Conor Matthews’ Ex Doesn’t Text Him Back… and He Wrote a Song About It

Videos by American Songwriter

Videos by American Songwriter

Dating a pop musician is a dangerous thing. Taylor Swift has made a career out of penning songs about the guys who have done her wrong. Nashville-based pop singer/songwriter Conor Matthews is doing the same thing. In fact, his new EP Heartbreak In The Hills is wrapped around his breakup.  Pity the girl who is no longer his main squeeze.

“For the most part, the lyrics in most my songs are just stories I remember put into rhymes,” he explains about the inspiration of his songwriting.  “‘Hit Me Back’ was created literally because an ex wouldn’t hit me back when I would reach out for something.”

For Matthews, his ex not only refuses to reply to his insistent messages and texts, but she’s moved on and up. No longer slumming it with Matthews, she’s found a squad and she’s traveling in it. “She got new friends that drive Mama’s Benz  / They hot as hell but they cold as Michigan,” he sings with the seething hurt of dejection forming a well of emotions.

“[That line about her ‘Mama’s Benz’] was because she had some very wealthy girlfriends who were really just kind of mean when you got to know them (not all of them but a lot),” he recollects… “and also, her mom has a Benz,” he chuckles.

Hailed as an artist to watch by pop blogs and mainstream music media, Matthews has been racking up the numbers on his marketing one sheet. Having scored millions of streams on Spotify on his 2018 breakthrough single “Forever Right Now,” he was snatched up by Altadena / Warner Records. and has been making waves ever since. His new EP has already generated similar numbers with the first single “Older” calculating over 2million streams… which is why dating a pop musician is dangerous. He has the potential of writing an unflattering song about you, airing dirty laundry, and getting millions of people to know all about your business. A side effect can lead to exposing an obsession too.

For Matthews, it’s a little bit of both. “Toxic relationships are the hardest to let go of,” he explains. “You move on from your ex. You start seeing other people, and then you rekindle an old flame. She breaks up with her new guy when you’re in town,” he trails off.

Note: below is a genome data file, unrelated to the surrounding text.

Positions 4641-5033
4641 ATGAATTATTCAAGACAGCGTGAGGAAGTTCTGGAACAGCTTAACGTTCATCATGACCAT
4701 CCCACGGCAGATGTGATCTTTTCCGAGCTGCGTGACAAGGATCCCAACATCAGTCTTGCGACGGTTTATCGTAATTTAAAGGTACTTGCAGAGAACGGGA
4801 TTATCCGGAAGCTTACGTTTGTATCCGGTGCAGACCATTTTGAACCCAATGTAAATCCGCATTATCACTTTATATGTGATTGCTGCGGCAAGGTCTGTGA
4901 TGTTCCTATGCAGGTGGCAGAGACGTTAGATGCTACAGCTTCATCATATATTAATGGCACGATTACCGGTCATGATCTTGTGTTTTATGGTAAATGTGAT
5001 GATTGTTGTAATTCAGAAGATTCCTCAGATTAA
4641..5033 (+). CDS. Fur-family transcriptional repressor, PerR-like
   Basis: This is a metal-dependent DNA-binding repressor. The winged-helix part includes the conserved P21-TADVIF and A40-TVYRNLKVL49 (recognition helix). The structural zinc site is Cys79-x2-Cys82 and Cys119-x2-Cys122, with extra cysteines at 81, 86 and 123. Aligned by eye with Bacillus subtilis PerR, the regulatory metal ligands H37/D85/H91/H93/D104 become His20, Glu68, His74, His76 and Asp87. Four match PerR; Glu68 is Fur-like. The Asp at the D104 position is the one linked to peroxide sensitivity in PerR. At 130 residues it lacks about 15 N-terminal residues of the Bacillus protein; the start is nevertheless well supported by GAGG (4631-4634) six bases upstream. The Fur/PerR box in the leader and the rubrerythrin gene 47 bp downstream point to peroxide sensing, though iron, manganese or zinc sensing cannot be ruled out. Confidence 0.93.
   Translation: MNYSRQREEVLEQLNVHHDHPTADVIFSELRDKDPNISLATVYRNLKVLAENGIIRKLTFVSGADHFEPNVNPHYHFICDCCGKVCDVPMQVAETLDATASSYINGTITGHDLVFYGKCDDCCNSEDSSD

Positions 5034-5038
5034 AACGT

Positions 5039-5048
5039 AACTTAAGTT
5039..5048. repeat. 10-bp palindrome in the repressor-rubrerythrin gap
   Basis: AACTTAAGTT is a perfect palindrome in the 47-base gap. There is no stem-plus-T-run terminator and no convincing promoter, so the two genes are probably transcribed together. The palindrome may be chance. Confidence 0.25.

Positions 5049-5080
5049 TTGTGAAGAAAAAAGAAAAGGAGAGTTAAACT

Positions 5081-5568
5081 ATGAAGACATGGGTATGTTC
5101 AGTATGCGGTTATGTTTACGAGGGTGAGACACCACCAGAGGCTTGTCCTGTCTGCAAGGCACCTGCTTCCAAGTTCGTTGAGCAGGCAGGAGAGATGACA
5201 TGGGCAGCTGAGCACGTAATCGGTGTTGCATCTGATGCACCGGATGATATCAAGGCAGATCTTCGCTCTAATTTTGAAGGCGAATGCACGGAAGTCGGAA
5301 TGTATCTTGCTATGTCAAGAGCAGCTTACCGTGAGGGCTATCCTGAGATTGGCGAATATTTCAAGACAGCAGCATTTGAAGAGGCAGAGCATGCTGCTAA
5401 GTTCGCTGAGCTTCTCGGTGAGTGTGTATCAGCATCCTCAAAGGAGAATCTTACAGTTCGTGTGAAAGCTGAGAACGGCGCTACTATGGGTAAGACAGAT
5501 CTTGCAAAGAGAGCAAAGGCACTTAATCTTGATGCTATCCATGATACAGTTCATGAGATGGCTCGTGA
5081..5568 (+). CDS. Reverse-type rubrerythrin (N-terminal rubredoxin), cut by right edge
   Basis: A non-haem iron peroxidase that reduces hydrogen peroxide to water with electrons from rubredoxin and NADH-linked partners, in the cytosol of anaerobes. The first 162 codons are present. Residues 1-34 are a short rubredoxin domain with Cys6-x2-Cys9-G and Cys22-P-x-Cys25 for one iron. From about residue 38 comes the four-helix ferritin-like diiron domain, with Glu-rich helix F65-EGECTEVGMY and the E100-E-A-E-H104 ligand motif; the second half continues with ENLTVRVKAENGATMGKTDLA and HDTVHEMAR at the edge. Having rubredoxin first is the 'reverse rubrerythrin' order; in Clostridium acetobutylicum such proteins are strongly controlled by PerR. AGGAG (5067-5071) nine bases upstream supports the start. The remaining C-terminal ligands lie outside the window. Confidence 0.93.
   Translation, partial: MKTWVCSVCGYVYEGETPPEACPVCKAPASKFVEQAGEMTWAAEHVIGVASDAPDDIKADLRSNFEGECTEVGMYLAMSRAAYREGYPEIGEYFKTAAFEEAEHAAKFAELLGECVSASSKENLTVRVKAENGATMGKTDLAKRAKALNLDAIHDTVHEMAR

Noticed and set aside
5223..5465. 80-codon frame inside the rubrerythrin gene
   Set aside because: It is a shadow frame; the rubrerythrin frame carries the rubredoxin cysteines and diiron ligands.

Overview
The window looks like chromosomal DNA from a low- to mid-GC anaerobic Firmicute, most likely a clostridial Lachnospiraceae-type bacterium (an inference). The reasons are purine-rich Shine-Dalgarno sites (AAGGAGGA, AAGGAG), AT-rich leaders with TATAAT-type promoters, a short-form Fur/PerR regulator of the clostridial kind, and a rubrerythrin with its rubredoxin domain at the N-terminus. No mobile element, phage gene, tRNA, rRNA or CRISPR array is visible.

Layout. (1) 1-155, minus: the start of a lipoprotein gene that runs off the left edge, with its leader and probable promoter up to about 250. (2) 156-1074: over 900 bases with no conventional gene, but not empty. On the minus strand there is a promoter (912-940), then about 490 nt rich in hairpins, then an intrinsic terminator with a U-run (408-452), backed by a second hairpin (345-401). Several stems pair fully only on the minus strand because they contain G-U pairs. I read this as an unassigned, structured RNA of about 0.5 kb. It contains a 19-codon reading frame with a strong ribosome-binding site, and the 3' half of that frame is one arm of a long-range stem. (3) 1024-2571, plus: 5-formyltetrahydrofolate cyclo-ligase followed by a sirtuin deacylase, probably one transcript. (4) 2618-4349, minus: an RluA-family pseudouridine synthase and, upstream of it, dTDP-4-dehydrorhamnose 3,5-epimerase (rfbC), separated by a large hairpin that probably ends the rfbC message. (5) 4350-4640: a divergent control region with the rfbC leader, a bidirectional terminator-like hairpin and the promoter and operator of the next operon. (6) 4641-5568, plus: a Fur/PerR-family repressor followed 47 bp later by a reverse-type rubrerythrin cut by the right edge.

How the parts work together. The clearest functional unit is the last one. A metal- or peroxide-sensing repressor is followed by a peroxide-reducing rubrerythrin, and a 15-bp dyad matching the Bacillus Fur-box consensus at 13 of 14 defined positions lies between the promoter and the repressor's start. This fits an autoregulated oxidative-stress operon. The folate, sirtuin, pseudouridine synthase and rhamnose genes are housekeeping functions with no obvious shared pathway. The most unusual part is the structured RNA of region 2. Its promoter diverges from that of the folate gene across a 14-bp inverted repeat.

In terms of the new single “Hit Me Back,” the song didn’t formulate while he wallowed in misery. Instead, it formulated in that other dangerous post-relationship situation: hanging with your beds and spitting vitriol.  The song “came about in my Nashville apartment when me and one of my best friends were joking around about how our exes don’t hit us back,” he laughs. “We always mess around and sing funny things off the top of our head that make us laugh…this one just happened to turn into a banger.”

Unfortunately for his ex, this song is definitely a banger and a bop. The perfect Summer song that coasts on a breezy pop reggae wave, “Hit Me Back” is that song you’d hear blasting at fish taco stands at the beach or at one of those college bars that hand out plastic leis and service drinks in big, oversized plastic margarita glasses. 

“There is definitely some uneasiness,” he confesses about the potential of a scorched Earth outcome if/when she hears it and realizes the song is about her. “It’s a weird time to put personal stories into the world when there are so many more important issues to come alongside. “

“I wanted to showcase the parts of a breakup that can be exciting and fun, because you’re casting off weights you didn’t know you had and embracing life to the fullest–meeting new people, new friends, and lots of new experiences,” he continues. “I was having the time of my life, post a toxic three-year relationship. To me, it felt like what a summer breakup feels like. Half of my heart was bleeding, but the other half was LIT. Rather than telling this like a sad boy, I wanted people to be able to bump this EP. I’m continuing to iron out my lane and embrace all of the influences from pop to R&B. This project adds a piece to the narrative of who I am as a person and an artist.”

Having himself moved on from the relationship, he can see the song as a bit of a sendoff, now that the catharsis has set in and he no longer has the same feelings he did when he wrote it. “I really love how it makes me smile,” he says about the distance he now has from the those dark emotions. “I hope it gives everyone a smile, a chuckle, and some good vibes.”

Now, instead of wallowing in his grief over the relationship, he feels like his songs can be therapeutic for others who are perhaps going through the same thing and he can be a guide through toxic relationships. He concludes, “At the end of the day, I decide to keep releasing music, because if my songs can help brighten even one person’s day in this crazy time, it’s worth it.”

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